Further noted was how seldom memorable phases occur in a State of the Union address which linger on to elevate an address above the ordinary run-of-the-mill. Such was the situation with Obama’s recent State of the Union Address. But that didn’t stop Twitter from lighting up with nearly 2 million tweets expressing support of disdain for what they heard Obama say.
Initially as a way to market his book, Dr. Troy considered calling it From Cicero to Snooki: How Culture Shapes Our Presidents. What made him believe Snooki and Cicero could exist in the same title? As explained: Recognizing Obama’s affinity for pop culture, it was during the time of the Congressional battle over Obama’s health-care bill that Dr. Troy recalled a joke President Barack had told when speaking in front of the White House Correspondents’ Dinner. Obama’s joke zeroed in on Snooki and Minority Speaker John Boehner and referenced the indoor tanning tax within “ObamaCare.” Inferred was that both Snooki and John Boehner could be excluded from the tanning tax. Not long afterwards, however, President Obama denied knowing who Snooki was when appearing on The View.
Perhaps fortunate for Dr. Troy is that his submitted title proposal wasn’t a hit with his publisher, Regency, who thought it made no sense to link the names of Cicero and Snooki together. The two names just didn’t overlap in any way. Snooki was but a “flash in the pan” pop media sensation (The reality TV show featuring Snooki wasn’t even around during the presidency of George W. Bush.) whereas the collected works of Cicero are just as relevant today. Which led Tevi Troy to an unanswered question: “Is it better to have a president who knows about Snooki or one who doesn’t?”
Prompted by his publisher’s rejection, Tevi Troy settled on What Jefferson Read, Ike Watched, and Obama Tweeted: 200 year of Popular Culture in the White House as a way to tell the story of how our presidents have been shaped by popular culture.
And what a delightful and entertaining story Tevi Troy had to tell as he regaled his attentive Heartland audience with fascinating tidbits of information that only stoked the fire to learn more about how presidents have affected the culture and culture has affected them as set forth in Mr. Troy’s book.
In Jefferson’s Day only two options were available: Reading and live performances. Presidents availed themselves to both. Even though books were very expensive, Thomas Jefferson had a library of 6,000 books. John Adam’s library consisted of 3,000. Books shaped the American Revolution, which shaped our nation. It was the writings of John Locke which formed the basis for our Constitution. Not well known is that the early colonists were literate. They were likely to have a Bible and Shakespeare in their homes. Thus a concept of governing evolved that called for an enlightened leader to preside over an educated populace.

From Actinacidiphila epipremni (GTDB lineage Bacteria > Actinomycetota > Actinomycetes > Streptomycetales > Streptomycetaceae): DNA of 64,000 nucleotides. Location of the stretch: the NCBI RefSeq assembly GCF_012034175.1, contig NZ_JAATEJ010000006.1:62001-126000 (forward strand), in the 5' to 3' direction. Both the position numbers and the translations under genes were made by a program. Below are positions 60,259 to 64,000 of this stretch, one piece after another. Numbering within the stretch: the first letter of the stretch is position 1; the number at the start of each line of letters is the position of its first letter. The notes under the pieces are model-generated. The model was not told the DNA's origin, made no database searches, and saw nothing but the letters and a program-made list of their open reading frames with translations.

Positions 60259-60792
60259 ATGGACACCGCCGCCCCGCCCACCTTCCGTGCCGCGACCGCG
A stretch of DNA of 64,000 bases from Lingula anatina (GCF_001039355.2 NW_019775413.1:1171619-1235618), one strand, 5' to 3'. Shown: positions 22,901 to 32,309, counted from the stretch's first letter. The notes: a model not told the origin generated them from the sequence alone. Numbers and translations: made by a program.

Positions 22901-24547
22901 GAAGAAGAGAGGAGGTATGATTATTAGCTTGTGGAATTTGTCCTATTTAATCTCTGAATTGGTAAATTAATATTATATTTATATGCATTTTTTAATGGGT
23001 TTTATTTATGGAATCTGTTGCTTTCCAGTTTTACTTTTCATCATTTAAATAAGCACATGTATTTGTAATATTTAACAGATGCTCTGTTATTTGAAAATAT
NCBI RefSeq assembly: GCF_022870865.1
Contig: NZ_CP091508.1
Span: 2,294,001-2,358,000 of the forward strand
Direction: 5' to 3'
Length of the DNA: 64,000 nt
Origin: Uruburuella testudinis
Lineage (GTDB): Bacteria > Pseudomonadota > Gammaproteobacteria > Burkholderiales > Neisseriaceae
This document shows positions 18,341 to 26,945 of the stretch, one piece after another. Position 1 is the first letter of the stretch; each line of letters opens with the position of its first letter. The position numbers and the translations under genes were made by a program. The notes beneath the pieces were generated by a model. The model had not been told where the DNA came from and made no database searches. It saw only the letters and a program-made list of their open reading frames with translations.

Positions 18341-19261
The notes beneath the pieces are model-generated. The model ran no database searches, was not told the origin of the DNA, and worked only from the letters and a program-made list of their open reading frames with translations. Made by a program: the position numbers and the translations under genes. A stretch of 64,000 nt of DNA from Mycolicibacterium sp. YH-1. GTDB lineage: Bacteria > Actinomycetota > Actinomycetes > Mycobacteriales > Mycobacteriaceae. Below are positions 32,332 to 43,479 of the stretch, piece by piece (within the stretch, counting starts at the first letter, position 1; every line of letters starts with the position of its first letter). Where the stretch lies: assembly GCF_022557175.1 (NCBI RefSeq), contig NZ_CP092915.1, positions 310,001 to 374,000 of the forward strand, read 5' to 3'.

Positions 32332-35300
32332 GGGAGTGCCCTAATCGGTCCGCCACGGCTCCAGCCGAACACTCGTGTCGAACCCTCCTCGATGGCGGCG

By the beginning of the 19th century every president had attended at least one live performance. Presidents even went on good will tours to be seen. As theatrical performances could vary as to the actors of stage and the way the audience reacted to the dialogue, political expression developed.
Such was the situation in the reelection bid of President John Quincy Adams in 1828 when Andrew Jacksondefeated first term incumbent Adams, having lost to Adams in his first bid for president in1824 in an election decided by the House of Representatives. The win of Adams over Jackson in 1824 was known as a “corrupt bargain” angering Jackson supporters.
So it was during a Washington, D.C. theatrical performance with John Quincy Adams present in the audience that ad lib dialogue by actors conveyed comments favorable to Andrew Jackson. This was enough to give Jackson more than the edge he needed to defeat Adams handily in 1828. Jackson was seen as a “man of the people.” He knew how to connect with the American people. It did irk Adams that Jackson was awarded an honorary degree from Harvard, Adams’ own Alma mater
Abraham Lincoln was likewise good at conveying the common touch. He knew how to speak to the people in the language they understood. Lincoln also loved books and was obsessed with reading. In light of how expensive books were, and not a wealthy man, Lincoln owned only a limited number of books, among them being the Bible, Shakespeare, and Aesop’s Fables. From the Bible and Shakespeare Lincoln learned a common language. From Aesop’s Fables Lincoln learned how to tell tales. The cost in the colonies to purchase a copy of Adam Smith’s book, The Wealth of Nations, was $615 in today’s money. Consider how I-Pads can now store 160,000 books. Books elevated Lincoln from his humble beginnings and into a self-educated man, proof that America was a land where one could rise up from poverty to become successful and even become president.
While the railroad was an important technical development in the 19th century, radio emerged as a seismic change in the 20th century. President Harding was the first president to use the radio to get his message out, reaching the amazing total of 125,000 Americans. President Calvin Coolidge was likewise skilled in the use of the radio, using this tool effectively as a savvy radio operator.